This article is primarily directed to  nonfiction writers, although it also applies to some fiction works. I’m thinking here of that strange invention often called “fact-based fiction,” a hybrid combination of genres. In either case, the Introduction (call it “Prologue” perhaps) is critical to the construction of your entire story line. Without a captivating Introduction, you will lose your readers quickly and, sadly, sometimes forever.

The most important element of the Introduction is “the hook.” Its purpose is to grab the reader’s attention so firmly that he or she must move on to the meat of your story. Without the hook, your reader can easily succumb to that blank stare, yawn state that all writers hate to see. You must set the hook quickly and firmly to keep your readers as happy and interested as possible.

Creating the hook has a few elements that are critical to success.

First, the Introduction must leave your reader with questions, unresolved issues that absolutely must be answered. At the end of the Introduction, your reader must be a little dissatisfied with what he or she has learned. Now, this is a tight line to walk. You can’t really pose these questions directly. Rather, you must use enough subtly and tact to let these questions arise naturally in the reader’s mind, to come about of themselves. This kind of reader participation (interaction) is what moves them to want more. Each writer will probably approach this element in a different way, according to his or her own style. This is a good thing because style counts. Style is what readers appreciate most, sometimes more than the story line. But, the bottom line is that you must offer a mild itch that only you can scratch throughout the remainder of your work.

One of the ways of achieving “the hook” is to interject a bit of speculation into the Introduction. In other words, pose a “what if” element or two in your presentation but simply don’t bother to answer the speculation. These kinds of “what if” elements need to be sufficiently broad to accommodate the majority of readers but they must also be credible in the context of your entire work. Readers like speculation, so long as it sticks to the reasonable side of your genre. There is one exception here that must be acknowledged. If you are writing in the humor genre, let your speculation go as wild as you feel. Crazy speculation is regularly appreciated by readers who thrive on humor.

The second element of a good Introduction is to keep it short. Most readers want to get to the meat of your words. They will tolerate a bit of an introduction because they want to get a feel for what is to come. However, they don’t want an epistle at this point in their reading experience. They want a taste, not the entire meal. That comes later.

The third element of the Introduction should be a “tight summary.” Give your reader a quick, powerful overview of where you are heading. You want to put your reader on the same path as your story line but you always want to keep them moving ahead. Show them the head of the trail but don’t go so far as that first big turn. Give them a step or two along your story line and let them know, indirectly, that they are in for a fascinating journey. My preference is to never allow an Introduction to go on for more than two finished pages. Personally, I try to keep it as close to a single page as possible.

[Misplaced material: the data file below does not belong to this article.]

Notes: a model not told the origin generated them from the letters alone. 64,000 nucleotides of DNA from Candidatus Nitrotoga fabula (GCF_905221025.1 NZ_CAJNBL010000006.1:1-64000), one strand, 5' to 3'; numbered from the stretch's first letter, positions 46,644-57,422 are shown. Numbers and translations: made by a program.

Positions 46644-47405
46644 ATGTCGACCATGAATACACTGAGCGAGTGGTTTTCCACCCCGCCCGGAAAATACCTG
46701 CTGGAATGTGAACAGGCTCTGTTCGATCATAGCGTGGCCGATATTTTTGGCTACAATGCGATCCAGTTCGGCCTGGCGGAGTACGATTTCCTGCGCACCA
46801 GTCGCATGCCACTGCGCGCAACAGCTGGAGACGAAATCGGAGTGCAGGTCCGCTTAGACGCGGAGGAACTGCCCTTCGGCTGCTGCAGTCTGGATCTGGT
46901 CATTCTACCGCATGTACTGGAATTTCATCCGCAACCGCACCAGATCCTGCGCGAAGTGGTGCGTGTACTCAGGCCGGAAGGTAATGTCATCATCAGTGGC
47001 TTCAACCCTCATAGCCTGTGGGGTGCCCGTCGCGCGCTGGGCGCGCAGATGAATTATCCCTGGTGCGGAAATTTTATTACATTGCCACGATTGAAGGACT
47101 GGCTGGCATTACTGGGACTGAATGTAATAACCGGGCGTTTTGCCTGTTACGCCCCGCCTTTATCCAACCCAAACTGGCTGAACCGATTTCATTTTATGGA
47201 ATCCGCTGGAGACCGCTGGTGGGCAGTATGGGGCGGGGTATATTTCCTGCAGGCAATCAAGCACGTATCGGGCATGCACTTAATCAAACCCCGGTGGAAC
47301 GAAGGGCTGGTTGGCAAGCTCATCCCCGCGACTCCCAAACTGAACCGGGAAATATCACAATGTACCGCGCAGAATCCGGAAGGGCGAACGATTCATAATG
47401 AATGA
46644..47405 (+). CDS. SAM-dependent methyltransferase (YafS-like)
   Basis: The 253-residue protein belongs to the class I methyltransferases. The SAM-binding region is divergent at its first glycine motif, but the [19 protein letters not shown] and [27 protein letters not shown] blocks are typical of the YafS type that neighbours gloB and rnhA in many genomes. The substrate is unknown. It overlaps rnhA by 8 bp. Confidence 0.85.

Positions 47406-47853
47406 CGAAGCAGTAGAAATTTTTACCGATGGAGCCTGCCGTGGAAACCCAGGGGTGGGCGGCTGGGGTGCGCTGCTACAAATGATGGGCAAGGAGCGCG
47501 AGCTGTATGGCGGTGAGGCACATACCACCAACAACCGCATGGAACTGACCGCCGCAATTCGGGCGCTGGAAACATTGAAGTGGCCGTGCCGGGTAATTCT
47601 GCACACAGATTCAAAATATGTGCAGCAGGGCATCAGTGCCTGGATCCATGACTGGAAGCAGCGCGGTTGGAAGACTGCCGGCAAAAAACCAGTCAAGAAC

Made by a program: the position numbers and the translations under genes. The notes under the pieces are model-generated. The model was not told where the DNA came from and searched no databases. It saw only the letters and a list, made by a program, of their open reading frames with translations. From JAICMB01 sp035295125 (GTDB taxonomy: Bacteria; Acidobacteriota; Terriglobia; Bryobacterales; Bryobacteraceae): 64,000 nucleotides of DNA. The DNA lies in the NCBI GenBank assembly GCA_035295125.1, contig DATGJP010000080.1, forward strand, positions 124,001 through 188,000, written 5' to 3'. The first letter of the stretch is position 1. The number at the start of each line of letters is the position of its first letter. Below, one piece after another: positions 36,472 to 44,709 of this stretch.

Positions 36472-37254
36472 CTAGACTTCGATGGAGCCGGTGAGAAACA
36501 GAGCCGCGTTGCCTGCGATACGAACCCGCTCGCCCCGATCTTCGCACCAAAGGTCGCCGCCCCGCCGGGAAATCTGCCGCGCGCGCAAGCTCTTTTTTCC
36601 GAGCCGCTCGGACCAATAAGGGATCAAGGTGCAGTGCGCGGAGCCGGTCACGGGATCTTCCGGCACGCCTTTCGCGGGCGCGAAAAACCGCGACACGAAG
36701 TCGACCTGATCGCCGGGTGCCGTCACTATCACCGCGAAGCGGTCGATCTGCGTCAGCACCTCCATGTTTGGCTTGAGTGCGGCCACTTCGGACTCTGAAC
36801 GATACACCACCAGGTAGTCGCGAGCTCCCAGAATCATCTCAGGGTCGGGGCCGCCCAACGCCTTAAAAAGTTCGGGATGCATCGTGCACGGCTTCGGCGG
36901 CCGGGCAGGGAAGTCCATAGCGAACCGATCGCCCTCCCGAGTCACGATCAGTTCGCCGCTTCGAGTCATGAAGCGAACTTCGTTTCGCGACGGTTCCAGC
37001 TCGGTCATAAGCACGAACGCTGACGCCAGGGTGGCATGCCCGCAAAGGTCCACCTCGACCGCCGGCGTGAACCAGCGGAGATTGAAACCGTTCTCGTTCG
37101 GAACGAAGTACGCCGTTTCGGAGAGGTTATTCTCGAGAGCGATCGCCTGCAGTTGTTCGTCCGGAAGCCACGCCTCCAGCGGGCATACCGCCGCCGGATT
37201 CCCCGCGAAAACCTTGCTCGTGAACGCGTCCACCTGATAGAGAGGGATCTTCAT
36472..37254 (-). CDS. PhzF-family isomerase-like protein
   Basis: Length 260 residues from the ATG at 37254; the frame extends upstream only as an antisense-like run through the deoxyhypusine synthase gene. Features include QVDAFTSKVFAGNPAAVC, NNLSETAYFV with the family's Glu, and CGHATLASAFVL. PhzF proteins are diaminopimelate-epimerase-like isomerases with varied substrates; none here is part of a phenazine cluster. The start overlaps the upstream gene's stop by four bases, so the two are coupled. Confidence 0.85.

The final element is to keep your “I” in your back pocket and far away from your Introduction. Unless you are writing in the first person, the use of “I” in your Introduction can be a real turn-off for many readers. At the opening of your work, at the Introduction, your reader does not yet know where he or she is going. You are the guide at this point. Like any good guide, you need to focus on the journey that lies ahead and on those who will walk with you. So, keep those personal views and opinions in your back pocket. There will be time enough later for this kind of writing.

If you try to stick to these few hints you will find that your Introductions become more fluid, more interesting and more meaningful to your readers. From your point of view as a writer, that first step into your word journey must be fascinating and compelling. If it’s not, the rest of your words may lie sleeping on the page.

Dear Gregor, Why Do I Flog?

GregorAndrew, thanks for writing to my Head Wrap Advice Column!

I think you meant “blog” rather than “flog.” I’ll just make this assumption about your not-too-subtle Freudian typo, OK? Not to worry. As you’ll see, it’s the same problem anyway.

So, here’s your answer.

You suffer from Narcissistic Personality Disorder. You have an unyielding fascination with yourself. You feel that your importance has gone unrecognized, that your worth is unbounded, that you hold some kind of special wisdom the rest of the world should recognize and admire. You demand adulation and you don’t care how you get it. Words are your weapons and you use them without regard to those who must suffer through the toils of reading them. There is but one Universe and it’s spelled “Andrew.”

You suffer from Obsessive Compulsive Disorder. You can’t help yourself. You run around in the same maze, endlessly. You bounce up against the walls without counting your bruises. You just don’t learn. Instead, you mindlessly plow ahead, which is really a way of staying behind, and you don’t ever take the time to look outside yourself. It’s the voice in your head, that singular compulsion in your brain, that keeps you running around like a crazy person. As I’ve previously alluded, you are self-absorbed.